In DiMasi trial, a quiet indictment of how the state spends our money

Several people have asked why I have not written anything about the ongoing DiMasi trial.  Part of it is that I’ve been busy.  Another is that it is hard to dress up an ‘I told you so‘ to look like anything more interesting than an ‘I told you so.’  And it is difficult to add much to the straight news coverage of the trial, which is full of tasty little nuggets like,


Furthermore, Topazio said, DiMasi had him break the $25,000 payment into four checks that each were for less than $10,000.

When Topazio asked why, he said, speaker replied, “That’s the way I want it.”

“That’s the way I want it”

So here’s a little something I noticed today that maybe speaks to an issue larger than just the latest marcher in the Commonwealth’s indicted Speaker parade.

Rewind to this Boston.com article that ran Monday:


On Friday, Quinter became the first person to testify. A former salesman, Quinter testified that Lally, a fellow salesman, was so confident of his pull with DiMasi that he fabricated an outrageously high price – $15 million – since he was sure DiMasi could make it happen.

“He said he made it up,” Quniter testified on Friday. “He said Speaker DiMasi would provide the funding for it.”

DiMasi delivered, according to federal prosecutors. The state eventually signed a $13 million contract for the software, after Cognos deducted $2 million in what it called a discount. A second deal was worth $4.5 million. Cognos came away with the largest contract it had ever won, more than twice what it had recently received for a far more complex project in Ohio.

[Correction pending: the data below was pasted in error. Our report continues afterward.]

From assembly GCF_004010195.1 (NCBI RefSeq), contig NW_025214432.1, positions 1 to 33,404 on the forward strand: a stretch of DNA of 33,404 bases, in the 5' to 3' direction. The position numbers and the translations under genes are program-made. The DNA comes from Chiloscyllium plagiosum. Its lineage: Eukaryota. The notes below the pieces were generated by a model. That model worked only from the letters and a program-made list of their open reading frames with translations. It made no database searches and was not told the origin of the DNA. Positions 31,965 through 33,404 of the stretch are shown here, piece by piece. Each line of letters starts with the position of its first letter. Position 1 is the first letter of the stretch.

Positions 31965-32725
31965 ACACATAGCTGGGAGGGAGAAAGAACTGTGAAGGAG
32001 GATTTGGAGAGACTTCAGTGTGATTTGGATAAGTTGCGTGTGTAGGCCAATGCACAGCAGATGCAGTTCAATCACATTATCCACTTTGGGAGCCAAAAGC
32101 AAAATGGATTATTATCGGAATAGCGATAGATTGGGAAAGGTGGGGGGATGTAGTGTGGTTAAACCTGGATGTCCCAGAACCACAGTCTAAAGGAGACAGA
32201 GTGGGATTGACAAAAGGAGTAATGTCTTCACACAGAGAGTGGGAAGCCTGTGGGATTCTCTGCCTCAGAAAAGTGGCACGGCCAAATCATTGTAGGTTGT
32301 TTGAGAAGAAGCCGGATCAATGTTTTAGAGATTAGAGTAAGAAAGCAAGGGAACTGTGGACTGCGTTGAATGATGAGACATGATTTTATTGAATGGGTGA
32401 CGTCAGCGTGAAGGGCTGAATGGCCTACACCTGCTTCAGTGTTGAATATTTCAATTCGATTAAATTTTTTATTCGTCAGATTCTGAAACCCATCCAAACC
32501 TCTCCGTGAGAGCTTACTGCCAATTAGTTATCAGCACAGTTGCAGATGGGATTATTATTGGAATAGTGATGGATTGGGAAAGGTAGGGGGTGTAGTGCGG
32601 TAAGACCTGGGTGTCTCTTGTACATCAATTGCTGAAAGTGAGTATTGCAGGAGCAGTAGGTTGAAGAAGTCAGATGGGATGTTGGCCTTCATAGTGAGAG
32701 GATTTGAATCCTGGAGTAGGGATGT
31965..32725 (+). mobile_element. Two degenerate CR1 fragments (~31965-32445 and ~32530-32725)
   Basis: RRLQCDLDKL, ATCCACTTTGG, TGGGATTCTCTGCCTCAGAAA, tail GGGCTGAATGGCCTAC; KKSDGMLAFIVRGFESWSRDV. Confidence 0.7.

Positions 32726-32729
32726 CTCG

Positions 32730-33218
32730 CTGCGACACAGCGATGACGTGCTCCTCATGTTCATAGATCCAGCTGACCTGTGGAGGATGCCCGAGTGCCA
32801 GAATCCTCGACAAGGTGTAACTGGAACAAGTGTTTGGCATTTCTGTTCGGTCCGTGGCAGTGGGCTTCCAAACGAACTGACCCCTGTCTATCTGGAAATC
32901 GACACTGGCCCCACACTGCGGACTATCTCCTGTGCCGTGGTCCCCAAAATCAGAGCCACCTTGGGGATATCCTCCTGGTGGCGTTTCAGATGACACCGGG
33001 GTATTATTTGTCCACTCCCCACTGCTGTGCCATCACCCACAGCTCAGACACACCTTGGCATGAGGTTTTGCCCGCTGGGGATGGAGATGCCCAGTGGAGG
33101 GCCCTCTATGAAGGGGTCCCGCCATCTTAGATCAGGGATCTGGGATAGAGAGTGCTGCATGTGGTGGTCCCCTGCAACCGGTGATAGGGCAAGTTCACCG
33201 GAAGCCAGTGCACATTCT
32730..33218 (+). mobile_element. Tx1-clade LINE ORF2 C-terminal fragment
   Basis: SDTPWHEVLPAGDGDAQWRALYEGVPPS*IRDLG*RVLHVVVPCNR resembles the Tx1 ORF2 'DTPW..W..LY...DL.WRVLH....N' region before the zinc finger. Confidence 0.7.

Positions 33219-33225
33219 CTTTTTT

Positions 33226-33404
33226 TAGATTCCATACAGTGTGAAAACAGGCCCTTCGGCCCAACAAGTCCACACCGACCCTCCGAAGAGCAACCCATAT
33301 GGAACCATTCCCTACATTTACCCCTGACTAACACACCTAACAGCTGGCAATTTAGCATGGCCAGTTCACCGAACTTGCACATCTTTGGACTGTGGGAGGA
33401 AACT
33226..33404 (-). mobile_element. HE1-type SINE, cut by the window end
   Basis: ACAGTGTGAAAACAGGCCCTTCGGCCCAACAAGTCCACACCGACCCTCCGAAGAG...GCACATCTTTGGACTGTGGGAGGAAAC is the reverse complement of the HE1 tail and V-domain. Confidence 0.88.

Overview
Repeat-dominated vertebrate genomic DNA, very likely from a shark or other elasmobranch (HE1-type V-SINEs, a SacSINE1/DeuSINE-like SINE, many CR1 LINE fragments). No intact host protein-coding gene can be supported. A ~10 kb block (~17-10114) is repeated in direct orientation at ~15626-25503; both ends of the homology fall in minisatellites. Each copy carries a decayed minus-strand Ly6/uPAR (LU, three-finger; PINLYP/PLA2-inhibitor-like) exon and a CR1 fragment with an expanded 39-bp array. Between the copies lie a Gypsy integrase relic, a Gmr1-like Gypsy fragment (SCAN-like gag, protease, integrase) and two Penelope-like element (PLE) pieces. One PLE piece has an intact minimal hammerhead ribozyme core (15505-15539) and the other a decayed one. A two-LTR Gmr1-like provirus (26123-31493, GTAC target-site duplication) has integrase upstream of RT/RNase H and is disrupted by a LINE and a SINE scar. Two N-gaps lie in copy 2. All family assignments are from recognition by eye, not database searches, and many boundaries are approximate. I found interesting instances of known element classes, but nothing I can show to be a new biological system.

Then jump to this, from today’s coverage:


Afterward, the jurors heard from the first State House player, former Representative Lida Harkins of Needham. She had served as co-chair of the Joint Committee on Education and was a top DiMasi lieutenant.

She testified that DiMasi asked her to approach former Education Commissioner David Driscoll and make a formal request for the Cognos software.

If Driscoll made the request, Harkins said, DiMasi “would make sure Bobby DeLeo put it in the budget.”

She referred to Robert DeLeo, a Winthrop Democrat who, at the time, was chairman of the budget-setting House Ways and Means Committee. DeLeo subsequently replaced DiMasi as speaker and is now on the trial witness list.

Harkins told the jury she said to the commissioner, “This would be a good time to make a proposal for the data collection system,” citing DiMasi’s interest.

Under cross-examination, Harkins said she thought the software was a good idea for the department, regardless of DiMasi’s interest.

So here’s what bothers me (beyond the obvious): leave aside the apparently corrupt genesis of this software contract.  What we see here in this brief summary is an admission by the then-co-chair of the Joint Committee on Education that she “thought the software was a good idea for the department” of education, and that then-budget chair/now Speaker Bobby DeLeo apparently could be counted on to “put it in the budget” at the requested price.

Even accepting that these folks thought the software being purchased was “a good idea,” did none of them think to wonder if it was a good deal?  Or even a defensible one?… READ THE REST at CriticalMASS  

About CriticalDan